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taking off the attainder that the broken law of God lays upoa every sinier. Who is he that shall condemn? It is God thot justifiis, Rom. viii. 33. Justification and condemnation are opposit s; every one is under condemnation that is not justified; and every justified man is freed from condemnation. Justification is not sanct fication; it is an old Popish error, sown in the hearts of a great many Protestants, to think that justification and s nctification are the same : justification and sanctification are as fir different as these two:- There is a man condemned for high treason against the king by the judge ; and the same man is sick of a mortal disease, and if he dies not by the hands of the hangman to-day, he may die of his disease to-morrow: it is the work of the physician to cure the disease, but it is an act of mercy from the king that must save him from the attainder. Justification is the acquitting and repealirg the law-sentence of condemnation ; sanctification is the healing of the disease of sin, that will be our bane except Christ be our piysician.

Justification and sanctification are always inseparable, but they are wonderfully distinct. Justification is an act of God's free grace; sanctification is a work of God's Spirit: sanctification is a work wrought within us, justification is something done about us, and therefore justification is every where spoken of in the word in the terms of a court act.

2diy, Who is he that justifies ? I answer God only: Whe shall lay any thing to the charge of God's elect? It is God that justifies, who shall condemn ? Rom. viii. 33. He only can justify that gives the law : he only can justify that condemns for sin : he only can justify that is wronged by sin, Mark ii. 7. The Pharisees blasphemed, it was in their darkness; but yet the truth that they spake was good, though the application of it was quite naught: Why doth this man speok blasphemies? acho can forgive sin, bit Go:l only? In the case of the man sick of the palsy, whose sins Christ first forgave before he healed him of the palsy--so that the forgiveness of his sins was his justification, and the healing of his disease was as if it were the type of his sanctification-their application was wrong, in that they did not know that Christ was God, and

that he had power on earth to forgive sins: but the truth itself was sounds none can forgive sins but God only.”

Justification is an act of the judge ; it is only the judge and law-giver that can pronounce it : and there is but one law. giver, saith James, that can both save and destroy, chap. iv. 12. “ None properly offended by sin but God, and nothing vio“ lated by sin su immediately as the law of God.”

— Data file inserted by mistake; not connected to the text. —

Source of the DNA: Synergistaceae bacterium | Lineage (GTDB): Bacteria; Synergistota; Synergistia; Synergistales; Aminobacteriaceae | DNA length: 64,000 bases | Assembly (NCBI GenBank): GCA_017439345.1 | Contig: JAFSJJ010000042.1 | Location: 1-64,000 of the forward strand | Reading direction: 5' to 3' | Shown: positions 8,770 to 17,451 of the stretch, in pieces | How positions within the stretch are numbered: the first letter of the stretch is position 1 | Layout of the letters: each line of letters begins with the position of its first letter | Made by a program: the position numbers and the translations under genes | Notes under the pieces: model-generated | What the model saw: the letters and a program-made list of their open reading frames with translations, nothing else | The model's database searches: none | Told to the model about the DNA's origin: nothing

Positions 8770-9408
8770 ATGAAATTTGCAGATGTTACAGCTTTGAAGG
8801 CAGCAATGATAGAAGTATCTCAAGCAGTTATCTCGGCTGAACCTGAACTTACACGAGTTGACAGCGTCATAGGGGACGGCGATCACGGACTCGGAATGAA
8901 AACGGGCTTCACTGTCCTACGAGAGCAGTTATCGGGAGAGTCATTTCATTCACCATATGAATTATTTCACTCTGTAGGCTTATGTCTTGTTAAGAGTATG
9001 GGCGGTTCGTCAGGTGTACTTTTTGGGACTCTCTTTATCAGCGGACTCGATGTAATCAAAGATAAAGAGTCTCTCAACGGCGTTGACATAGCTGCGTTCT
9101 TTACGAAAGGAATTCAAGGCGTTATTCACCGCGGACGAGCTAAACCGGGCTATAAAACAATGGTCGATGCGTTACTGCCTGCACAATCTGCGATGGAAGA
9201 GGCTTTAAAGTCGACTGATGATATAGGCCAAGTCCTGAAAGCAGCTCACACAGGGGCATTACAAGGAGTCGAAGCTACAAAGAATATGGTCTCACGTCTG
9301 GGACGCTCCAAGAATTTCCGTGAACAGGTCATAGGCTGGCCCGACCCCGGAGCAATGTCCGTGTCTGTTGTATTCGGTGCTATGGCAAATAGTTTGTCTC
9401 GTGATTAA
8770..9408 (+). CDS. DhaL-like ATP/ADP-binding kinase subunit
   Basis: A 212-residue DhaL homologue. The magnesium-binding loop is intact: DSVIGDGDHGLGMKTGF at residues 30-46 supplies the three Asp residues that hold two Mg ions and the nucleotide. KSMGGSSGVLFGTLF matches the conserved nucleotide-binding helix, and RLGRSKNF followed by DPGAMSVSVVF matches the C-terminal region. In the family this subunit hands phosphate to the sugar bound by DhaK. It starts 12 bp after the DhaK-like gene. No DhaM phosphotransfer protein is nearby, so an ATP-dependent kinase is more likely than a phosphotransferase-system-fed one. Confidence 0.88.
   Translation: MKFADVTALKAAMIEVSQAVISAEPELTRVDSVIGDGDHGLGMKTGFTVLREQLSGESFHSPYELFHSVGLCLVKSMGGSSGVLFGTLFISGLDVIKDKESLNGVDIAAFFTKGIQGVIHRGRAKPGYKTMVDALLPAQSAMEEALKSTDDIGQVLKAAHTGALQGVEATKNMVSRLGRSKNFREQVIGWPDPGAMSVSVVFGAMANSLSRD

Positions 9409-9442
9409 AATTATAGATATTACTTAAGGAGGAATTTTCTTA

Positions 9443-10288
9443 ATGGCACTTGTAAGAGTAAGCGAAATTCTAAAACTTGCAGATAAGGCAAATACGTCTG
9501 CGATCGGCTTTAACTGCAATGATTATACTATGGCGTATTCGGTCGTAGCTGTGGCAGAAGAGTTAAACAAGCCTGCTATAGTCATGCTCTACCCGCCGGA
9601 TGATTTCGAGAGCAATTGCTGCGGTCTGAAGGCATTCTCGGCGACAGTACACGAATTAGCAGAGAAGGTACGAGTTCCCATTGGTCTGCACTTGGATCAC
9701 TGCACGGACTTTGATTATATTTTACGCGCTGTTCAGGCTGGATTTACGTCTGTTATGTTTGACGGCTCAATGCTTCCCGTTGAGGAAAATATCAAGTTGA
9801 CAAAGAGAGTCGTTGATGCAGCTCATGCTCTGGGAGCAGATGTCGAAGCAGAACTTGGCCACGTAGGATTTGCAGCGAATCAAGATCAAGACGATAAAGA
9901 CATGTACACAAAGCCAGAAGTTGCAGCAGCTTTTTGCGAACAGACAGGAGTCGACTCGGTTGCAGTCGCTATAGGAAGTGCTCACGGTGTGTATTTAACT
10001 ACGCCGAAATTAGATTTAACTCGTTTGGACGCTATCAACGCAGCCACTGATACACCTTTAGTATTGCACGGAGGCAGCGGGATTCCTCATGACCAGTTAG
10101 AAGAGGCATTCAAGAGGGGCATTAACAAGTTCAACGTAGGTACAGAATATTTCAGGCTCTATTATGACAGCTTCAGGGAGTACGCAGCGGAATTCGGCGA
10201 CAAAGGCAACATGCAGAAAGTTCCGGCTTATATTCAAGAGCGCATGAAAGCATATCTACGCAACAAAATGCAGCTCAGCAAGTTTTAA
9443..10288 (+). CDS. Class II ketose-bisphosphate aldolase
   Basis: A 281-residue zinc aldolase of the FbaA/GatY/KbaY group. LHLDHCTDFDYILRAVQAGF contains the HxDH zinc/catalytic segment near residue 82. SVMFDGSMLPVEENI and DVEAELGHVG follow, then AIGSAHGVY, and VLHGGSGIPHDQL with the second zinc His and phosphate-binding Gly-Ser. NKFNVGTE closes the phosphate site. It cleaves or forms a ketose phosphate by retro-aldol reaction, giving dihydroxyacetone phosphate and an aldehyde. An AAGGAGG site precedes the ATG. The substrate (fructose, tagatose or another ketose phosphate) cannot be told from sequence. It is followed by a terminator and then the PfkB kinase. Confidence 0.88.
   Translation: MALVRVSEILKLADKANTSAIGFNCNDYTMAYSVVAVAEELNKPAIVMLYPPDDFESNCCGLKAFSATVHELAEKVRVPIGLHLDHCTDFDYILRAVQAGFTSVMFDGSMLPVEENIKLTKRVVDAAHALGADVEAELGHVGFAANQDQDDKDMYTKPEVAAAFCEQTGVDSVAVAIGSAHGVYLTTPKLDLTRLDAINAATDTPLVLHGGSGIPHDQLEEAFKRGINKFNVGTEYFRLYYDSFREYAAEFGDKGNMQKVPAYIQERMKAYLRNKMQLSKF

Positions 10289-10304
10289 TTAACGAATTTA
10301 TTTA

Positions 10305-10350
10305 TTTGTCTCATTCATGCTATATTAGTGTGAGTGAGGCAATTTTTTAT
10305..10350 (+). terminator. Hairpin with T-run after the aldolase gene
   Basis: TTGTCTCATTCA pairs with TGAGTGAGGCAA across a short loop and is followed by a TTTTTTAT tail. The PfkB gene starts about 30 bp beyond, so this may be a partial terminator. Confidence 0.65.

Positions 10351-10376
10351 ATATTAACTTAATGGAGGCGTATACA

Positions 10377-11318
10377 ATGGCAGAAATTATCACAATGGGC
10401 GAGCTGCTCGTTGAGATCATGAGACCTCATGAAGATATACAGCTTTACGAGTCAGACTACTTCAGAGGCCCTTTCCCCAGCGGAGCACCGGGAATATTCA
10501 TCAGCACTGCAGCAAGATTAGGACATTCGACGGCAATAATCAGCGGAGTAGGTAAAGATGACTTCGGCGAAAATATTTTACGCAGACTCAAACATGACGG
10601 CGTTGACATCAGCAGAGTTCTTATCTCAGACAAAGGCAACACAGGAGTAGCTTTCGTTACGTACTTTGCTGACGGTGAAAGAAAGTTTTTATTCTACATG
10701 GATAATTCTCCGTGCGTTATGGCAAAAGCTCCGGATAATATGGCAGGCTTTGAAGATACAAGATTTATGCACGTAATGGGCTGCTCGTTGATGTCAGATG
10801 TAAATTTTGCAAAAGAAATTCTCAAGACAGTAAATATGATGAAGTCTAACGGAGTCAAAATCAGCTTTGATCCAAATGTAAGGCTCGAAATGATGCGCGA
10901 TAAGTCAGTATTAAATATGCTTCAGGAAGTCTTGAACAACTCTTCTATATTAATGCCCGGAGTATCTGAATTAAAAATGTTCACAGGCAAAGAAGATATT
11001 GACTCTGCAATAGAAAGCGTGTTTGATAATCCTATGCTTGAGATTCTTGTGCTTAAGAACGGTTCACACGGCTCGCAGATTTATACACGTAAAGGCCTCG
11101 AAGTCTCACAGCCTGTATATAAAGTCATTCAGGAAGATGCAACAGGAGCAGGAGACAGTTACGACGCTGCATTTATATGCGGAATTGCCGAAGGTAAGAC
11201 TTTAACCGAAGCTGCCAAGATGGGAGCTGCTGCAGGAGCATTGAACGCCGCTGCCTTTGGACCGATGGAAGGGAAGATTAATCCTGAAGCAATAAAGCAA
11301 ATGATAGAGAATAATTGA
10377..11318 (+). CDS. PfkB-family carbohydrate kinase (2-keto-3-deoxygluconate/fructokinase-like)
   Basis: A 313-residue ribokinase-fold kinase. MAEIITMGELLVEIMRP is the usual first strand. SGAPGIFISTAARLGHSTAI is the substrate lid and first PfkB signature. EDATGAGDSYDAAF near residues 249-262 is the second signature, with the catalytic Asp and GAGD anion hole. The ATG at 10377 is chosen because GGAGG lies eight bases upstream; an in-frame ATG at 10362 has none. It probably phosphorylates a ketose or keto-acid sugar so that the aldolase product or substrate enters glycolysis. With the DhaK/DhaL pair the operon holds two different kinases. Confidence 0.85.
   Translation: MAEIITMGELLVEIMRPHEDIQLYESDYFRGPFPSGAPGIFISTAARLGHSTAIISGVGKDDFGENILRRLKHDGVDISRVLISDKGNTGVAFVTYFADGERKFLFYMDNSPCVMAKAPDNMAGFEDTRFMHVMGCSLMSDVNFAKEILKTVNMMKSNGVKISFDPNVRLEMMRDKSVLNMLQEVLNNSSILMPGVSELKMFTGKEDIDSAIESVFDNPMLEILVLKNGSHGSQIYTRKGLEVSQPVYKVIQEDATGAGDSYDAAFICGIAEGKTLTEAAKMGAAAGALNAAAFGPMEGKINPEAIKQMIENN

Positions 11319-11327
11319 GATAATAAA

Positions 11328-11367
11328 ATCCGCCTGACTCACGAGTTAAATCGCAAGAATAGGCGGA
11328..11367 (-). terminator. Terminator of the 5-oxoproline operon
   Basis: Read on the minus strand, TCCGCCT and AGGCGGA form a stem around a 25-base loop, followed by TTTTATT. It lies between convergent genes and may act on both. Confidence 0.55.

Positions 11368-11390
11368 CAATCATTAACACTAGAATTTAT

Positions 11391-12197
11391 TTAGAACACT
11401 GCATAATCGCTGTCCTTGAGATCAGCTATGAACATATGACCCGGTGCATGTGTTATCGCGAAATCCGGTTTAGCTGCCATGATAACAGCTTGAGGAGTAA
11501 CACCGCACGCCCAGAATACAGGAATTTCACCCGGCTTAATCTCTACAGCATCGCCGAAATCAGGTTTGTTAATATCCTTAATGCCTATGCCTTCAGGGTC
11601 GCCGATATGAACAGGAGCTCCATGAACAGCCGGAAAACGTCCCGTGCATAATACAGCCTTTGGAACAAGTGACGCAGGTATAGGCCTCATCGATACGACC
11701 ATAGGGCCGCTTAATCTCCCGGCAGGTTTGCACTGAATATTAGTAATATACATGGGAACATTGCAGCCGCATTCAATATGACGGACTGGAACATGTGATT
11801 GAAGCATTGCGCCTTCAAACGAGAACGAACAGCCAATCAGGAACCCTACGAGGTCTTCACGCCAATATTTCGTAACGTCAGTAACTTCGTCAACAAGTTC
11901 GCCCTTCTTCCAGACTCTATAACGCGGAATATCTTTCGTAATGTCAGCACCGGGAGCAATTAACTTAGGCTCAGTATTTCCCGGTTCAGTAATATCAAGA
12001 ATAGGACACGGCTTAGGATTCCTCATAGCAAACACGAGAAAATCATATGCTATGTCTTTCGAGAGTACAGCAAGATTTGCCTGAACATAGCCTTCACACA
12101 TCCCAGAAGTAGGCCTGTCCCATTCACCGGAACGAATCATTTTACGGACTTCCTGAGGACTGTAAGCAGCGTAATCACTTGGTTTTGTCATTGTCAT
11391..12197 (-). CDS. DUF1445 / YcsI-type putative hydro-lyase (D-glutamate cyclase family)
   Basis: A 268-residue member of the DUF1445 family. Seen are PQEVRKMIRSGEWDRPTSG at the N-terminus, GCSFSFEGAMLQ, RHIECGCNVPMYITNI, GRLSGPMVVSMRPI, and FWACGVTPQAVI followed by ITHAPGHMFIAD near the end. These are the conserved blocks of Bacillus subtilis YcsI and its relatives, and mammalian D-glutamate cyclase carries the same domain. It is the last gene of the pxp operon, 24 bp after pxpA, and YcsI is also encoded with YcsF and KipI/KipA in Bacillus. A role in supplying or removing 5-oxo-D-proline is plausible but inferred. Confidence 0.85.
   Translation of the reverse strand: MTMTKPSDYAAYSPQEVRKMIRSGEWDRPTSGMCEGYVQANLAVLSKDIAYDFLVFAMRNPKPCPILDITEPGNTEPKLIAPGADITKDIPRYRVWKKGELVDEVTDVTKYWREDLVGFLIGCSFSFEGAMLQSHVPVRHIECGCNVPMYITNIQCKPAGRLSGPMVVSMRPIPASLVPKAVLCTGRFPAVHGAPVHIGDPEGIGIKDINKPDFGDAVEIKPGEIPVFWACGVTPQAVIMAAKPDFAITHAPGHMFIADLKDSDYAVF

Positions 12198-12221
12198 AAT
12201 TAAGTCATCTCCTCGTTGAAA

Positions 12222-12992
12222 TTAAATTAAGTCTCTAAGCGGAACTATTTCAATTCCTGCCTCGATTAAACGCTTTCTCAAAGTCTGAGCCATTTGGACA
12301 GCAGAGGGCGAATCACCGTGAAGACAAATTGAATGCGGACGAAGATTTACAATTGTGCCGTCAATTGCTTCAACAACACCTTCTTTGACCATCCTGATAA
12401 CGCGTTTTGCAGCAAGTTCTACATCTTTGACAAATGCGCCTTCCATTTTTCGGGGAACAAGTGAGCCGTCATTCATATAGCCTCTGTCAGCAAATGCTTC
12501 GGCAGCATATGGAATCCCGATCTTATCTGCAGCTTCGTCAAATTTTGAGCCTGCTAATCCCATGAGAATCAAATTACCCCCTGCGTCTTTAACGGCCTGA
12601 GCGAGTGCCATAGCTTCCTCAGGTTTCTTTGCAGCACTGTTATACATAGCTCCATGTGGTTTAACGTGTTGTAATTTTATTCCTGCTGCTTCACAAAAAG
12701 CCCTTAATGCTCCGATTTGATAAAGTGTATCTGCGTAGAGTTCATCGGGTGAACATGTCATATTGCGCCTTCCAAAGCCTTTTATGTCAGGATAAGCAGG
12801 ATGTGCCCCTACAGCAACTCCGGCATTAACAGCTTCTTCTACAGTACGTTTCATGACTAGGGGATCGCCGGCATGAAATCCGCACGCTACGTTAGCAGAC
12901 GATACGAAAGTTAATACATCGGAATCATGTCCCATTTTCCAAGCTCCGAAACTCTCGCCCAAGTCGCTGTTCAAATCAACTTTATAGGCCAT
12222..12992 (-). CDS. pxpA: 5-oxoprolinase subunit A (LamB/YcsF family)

3d!y, Who is justified ? Every one is not justified. What sort of a man is he that is justified ? Justification is the acquitting of a man from all attainder, and it is God's doing alone ; but what sort of a man is it that is justified ? Is it a holy, man? a man newly come from heaven? Is it a new sort of a creature, rarely made and framed ? No: it is a sinner: it is an ungodly man: “God justifies the ungodly.”

The man is not made godly before he is justified, nor is he left ungodly after he is justified; he is not made godly a moment before he is justified, but he is justified from his ungodliness by the sentence of justification : when he is dead in sins and trespasses, quickening comes, and life comes, Eph. ii. 1.

4thly, Upon what account is all this done ? And this is the hardest of all. You have heard that justification is the freeing of a man from all charge, and that it is done by God alone, and given to a man before he can do any thing of good --for no man can do any thing that is good till he be sanctie fied, and no man is sanctified till he is justified--but the grand question is, How can God justly do this? saith the apostle, Rom. iii. 26. That he might be just, and the justifier of him that believeth in Jesus. How can God be just, and yet justify an ungodly man? “ To justify the wicked, and co con" demn the righteous, are both an abomination in the sight " of God," when practised by man, Prov. xvii. 15. How then can God justify the ungodly? The grand account of this is, God justifies the ungodly for the sake of nothing in himself, but solely upon the account of this righteousness of Christ, that the apostle is here arguing upon : Being justified freely by his grace through the redemption that is in Jesus Christ, whom God hath set forth to be a propitiation through faith in his Mod, Ron. 21, 95. When Gou justibes a man, the righ